NO SYMPATHY, no apology, no redress, no justice from the Trinidad and Tobago Police Service.
This is how a family views the killing of their matriarch, 80 year old Sona Lallo, whose life was snuffed out by a bullet fired by a police officer’s service weapon one year ago tomorrow.
Lallo’s grandson, Zahid Khan, said the killing remains fresh in the minds of her relatives, who cannot find closure.
Khan said a promise made by Acting Commissioner of Police Stephen Williams that the matter would be thoroughly investigated and the family would get justice, went unfulfilled.
Khan said that he is not being contacted by the police and attempts to contact the investigating officer has proved futile, being told that the officer had been transferred out of the division.
“It is murder. My grandmother was healthy and doing everything for herself. She was inside her old little board house and she was shot and killed. It seems that the police service has forgotten the police motto to protect and serve all“, said Khan. “The sadness is real. It is like it just happened. It’s like my grandmother was murdered and we know who it is but got no justice”.
Lallo, of Rancho Quemado, was in her house when she was shot in her head, and she died two days later at hospital.
It was reported that police were chasing after two suspects in the area. Police said the suspects jumped a fence in a bid to escape.
However, while climbing over the fence in pursuit, a police officer fell.
The family was later told that the weapon, on impact, discharged two bullets, one of which penetrated the wooden wall of Lallo’s house and struck her.
Khan said however, forensic ballistics analysts that investigated the trajectory of the fatal bullet told the family the true story of what happened.
“Forensic officers came with a sort of laser gun. They did testing with it to show where the (offending) officer stood and fired the shot. What they found was that the police officer had raised his hand and fired the shot. It showed that the bullet went through the wall before it hit in her in her head”, said Khan.
The grandson said one of his relatives was present when the analysts came that day, some three months after Lallo had been killed.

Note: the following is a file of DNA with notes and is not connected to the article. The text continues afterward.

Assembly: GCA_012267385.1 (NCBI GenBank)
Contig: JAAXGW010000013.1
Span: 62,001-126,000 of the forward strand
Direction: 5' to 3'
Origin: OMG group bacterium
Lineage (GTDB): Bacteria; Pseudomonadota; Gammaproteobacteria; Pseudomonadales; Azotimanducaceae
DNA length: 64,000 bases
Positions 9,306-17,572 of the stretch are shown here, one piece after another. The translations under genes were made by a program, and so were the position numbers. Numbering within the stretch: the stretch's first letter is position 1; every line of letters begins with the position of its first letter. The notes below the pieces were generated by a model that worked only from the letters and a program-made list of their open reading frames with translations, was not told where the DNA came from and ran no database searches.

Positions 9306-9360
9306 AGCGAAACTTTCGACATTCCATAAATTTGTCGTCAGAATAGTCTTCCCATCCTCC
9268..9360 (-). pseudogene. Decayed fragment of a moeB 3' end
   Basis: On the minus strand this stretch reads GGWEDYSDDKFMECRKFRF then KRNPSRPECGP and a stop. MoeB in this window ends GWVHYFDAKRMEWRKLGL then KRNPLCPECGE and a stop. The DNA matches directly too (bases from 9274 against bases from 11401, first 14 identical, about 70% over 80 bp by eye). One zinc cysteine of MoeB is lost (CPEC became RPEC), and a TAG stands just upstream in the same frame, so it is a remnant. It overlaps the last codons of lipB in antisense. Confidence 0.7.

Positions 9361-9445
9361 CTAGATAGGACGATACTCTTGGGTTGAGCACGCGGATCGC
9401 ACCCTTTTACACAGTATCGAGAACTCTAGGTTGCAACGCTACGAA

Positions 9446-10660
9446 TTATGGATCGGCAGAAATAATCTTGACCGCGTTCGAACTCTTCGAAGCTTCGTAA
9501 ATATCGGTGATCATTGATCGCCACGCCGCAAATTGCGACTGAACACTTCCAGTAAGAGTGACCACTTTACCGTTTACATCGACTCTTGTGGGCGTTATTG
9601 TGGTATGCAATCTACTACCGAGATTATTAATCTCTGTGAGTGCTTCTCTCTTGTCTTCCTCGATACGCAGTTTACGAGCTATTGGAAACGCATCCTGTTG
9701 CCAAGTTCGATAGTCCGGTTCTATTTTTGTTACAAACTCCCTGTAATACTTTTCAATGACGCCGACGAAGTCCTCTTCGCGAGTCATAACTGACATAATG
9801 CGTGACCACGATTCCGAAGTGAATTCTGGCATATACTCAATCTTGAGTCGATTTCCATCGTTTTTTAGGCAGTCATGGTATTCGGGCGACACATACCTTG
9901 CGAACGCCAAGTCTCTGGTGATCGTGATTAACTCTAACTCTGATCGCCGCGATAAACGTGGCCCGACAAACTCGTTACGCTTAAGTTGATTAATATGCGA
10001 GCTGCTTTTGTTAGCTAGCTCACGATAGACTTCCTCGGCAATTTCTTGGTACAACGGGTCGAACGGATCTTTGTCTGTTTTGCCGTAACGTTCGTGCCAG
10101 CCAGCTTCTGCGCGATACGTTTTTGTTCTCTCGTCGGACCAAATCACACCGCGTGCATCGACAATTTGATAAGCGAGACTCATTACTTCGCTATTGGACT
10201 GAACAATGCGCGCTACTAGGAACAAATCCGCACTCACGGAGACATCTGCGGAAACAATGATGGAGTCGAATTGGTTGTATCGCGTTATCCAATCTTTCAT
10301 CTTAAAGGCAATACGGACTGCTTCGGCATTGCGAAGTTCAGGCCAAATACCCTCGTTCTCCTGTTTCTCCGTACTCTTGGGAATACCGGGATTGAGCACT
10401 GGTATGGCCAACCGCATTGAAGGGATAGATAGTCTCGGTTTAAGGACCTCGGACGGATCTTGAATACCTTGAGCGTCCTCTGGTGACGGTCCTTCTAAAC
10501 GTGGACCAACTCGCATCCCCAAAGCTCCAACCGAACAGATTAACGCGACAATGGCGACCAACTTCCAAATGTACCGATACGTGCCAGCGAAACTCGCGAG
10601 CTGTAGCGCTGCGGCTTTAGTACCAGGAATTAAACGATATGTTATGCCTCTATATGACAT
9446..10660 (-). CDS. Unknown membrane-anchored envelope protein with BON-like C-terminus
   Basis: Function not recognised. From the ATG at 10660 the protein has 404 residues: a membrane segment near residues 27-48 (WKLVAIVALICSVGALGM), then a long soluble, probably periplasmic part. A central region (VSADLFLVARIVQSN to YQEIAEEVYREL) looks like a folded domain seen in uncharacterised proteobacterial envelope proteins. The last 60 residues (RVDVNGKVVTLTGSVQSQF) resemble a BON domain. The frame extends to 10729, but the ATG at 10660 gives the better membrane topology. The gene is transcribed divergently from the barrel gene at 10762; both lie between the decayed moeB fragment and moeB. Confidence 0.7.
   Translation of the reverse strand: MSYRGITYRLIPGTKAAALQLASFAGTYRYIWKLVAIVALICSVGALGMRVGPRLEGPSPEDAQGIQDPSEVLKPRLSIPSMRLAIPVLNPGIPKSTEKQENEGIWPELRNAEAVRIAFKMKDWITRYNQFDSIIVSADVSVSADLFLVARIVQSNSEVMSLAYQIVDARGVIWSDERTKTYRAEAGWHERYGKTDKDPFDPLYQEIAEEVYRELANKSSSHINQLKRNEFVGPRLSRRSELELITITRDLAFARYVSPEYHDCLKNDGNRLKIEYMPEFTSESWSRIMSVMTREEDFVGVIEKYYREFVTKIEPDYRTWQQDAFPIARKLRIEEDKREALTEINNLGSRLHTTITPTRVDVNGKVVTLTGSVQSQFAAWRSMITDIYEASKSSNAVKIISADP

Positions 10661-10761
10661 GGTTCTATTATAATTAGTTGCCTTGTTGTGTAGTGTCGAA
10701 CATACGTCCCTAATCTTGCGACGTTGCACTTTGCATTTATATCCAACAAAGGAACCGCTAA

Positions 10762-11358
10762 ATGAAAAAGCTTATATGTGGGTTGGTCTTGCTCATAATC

“Nine months later and they haven’t gotten back to me with an official report of statement. The police are just going about their normal work. The officer was never out of the service. We just have to live with the fact that we lost her it seems”, he said.
Khan recalled that his grandmother was a very active senior citizen, whose untimely, tragic death had left the family empty.
Lallo was a mother of ten, grandmother of 38, and great grandmother of 31.
“She lived a very careful life. She would always say ‘Don’t go outside and lime late’. But looked what happened to her. She was inside living normally when this happened”, he said.
“She depended on no one. She ate her meals which she prepared herself. She washed her own clothes. At 80 years old she very healthy. She went to the beach with the family just the month before on March 30. She heard about the Boardwalk in Chaguaramas and she wanted to go. We took her and she limed and enjoyed herself. She was not a sick, or bed-ridden person. We all know she had to go but not in the manner in which she went”, he said.
Khan said the family felt disrespected that there has been no redress from the TTPS.
“The Police Service paid the funeral cost for an 80 year old woman, a law abiding senior citizen. The price of a funeral is all that you can give to us for her life? A police officer murdered my grandmother and all you can give is the cost of a funeral?
Her life was worth more than that”, he said. “Nothing can compensate for her life, but the police service has to take responsibility for what they have done”.
Khan added: “The officer should be penalised. He is not better than any citizen. You can’t go and shoot and kill an 80 year old woman and walk free. If we do not get justice from the police we will get justice from the Lord above.
The family will spend the anniversary of her death in prayer.